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Action-Packed Video Games May Be Good for You After All

By Dennis Thompson
HealthDay Reporter

TUESDAY, Sept. 14 (HealthDay News) -- Fast-action video games may help train people to make quick, accurate decisions in all aspects of life, new findings suggest.

The authors of a study published Sept. 14 in the journal Current Biology theorize that action games like Halo encourage players to better use evidence drawn from their senses in decision-making, a skill known as probabilistic inference.

And their decisions are just as accurate as those of non-players, which is evidence that the fast-paced gamers are not responding in a "trigger-happy" fashion, the researchers said.

"They are making more efficient use of the information that is out there," said C. Shawn Green, lead author of the study and a postdoctoral associate at the University of Minnesota's department of psychology. "They are pulling more information from the sensory world, related to the decision facing them."

It was only action games, which are commonly "shooter" games, that had this effect, as opposed to strategy or role-playing games, the study authors found.

The researchers had one set of subjects play the first-person shooter games Unreal Tournament 2004 and Call of Duty, while control subjects played The Sims, a strategic game meant to simulate life.

Both groups were then asked to perform visual and auditory tasks that tested decision-making skills. One task involved observing an array of dots in motion and trying to detect their primary direction of movement. Another asked the subjects to don headphones and listen through white noise to figure out which ear was receiving a tone signal.

Action video gamers displayed superior decision-making ability in terms of speed, and their responses were no less accurate than the other players' responses. These findings held true for diehard video game players as well as non-gamers recruited to play action video games for 50 hours.

The research team chalks up the enhanced decision-making skills to the action games' unpredictability. Because players never know what might happen next, they learn to absorb information from their surroundings quickly and employ it to make snap judgments.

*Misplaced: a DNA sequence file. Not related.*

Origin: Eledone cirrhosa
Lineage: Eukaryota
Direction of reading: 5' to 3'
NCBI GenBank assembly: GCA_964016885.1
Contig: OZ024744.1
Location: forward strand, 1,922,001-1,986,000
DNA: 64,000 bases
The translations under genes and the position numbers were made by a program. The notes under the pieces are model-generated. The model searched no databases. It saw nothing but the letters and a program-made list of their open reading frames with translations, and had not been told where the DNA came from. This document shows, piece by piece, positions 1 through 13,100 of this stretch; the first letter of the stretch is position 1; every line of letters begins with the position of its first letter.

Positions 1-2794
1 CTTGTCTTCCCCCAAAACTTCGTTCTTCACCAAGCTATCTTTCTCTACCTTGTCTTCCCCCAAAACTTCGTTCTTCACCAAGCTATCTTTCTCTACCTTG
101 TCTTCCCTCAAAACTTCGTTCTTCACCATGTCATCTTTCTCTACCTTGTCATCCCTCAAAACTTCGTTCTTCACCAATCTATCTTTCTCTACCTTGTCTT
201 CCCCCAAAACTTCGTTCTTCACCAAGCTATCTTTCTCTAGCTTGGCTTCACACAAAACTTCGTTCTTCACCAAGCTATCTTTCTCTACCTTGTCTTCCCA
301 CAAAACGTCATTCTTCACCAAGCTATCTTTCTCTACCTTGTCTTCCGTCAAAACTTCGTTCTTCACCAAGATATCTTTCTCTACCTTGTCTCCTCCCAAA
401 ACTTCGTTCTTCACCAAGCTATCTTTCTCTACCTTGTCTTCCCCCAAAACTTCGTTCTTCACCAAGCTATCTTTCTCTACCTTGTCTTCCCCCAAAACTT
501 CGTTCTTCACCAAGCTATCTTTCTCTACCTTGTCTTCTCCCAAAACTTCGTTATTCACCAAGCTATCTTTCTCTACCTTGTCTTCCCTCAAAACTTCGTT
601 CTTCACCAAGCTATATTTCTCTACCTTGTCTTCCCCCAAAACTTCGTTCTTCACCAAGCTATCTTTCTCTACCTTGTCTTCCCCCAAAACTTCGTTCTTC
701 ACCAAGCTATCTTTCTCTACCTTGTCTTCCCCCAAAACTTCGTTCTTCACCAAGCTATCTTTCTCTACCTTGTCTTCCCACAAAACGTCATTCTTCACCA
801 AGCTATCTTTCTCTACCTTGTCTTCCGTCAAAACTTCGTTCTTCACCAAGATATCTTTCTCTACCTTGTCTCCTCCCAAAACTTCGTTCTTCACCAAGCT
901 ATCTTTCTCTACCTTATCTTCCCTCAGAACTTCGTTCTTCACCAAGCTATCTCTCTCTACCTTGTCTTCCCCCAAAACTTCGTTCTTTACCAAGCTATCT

"The games are teaching them to learn how to learn, to learn how to solve new tasks rapidly," Green said.

Exactly what neural processes come into play is still unclear, the researchers said, but this type of training potentially has broad applications. For example, people suffering from vision problems could be taught to better assess the world around them by playing video games that improve their perception, Green said.

Research on video games often focuses on worrisome behavior, such as whether players develop aggression. "The negative effects of video games are often a big topic of conversation, but it is important to recognize that video game play can have benefits," said Art Markman, a cognitive scientist at the University of Texas. "Studies like this are one example. There is also work showing that games with pro-social messages where the players engage in adventures to help others can increase helping behavior in players."

However, gamers should keep in mind that they may receive mixed messages from the action video games they play, Markman added.

"It takes a fair amount of video game play to improve decision-making. If this time is put in on games that are aggressive, then there is pretty solid evidence that these aggressive behaviors can spill out into people's behavior in general," Markman said.

"In addition, the time spent playing video games could also be spent on other activities," he noted. "Once kids start playing video games, for example, they read less often, they spend less time on homework, and their grades go down. So, the benefits of video game play do come at a cost."

More information

The U.S. Department of Health and Human Services has tips for parents who want to balance electronics usage and family time.

SOURCES: C. Shawn Green, postdoctoral associate, psychology department, University of Minnesota, Minneapolis; Art Markman, Ph.D., cognitive scientist and Annabel Irion Worsham Centennial Professor of Psychology and Marketing, University of Texas, Austin; Sept. 14, 2010, Current Biology

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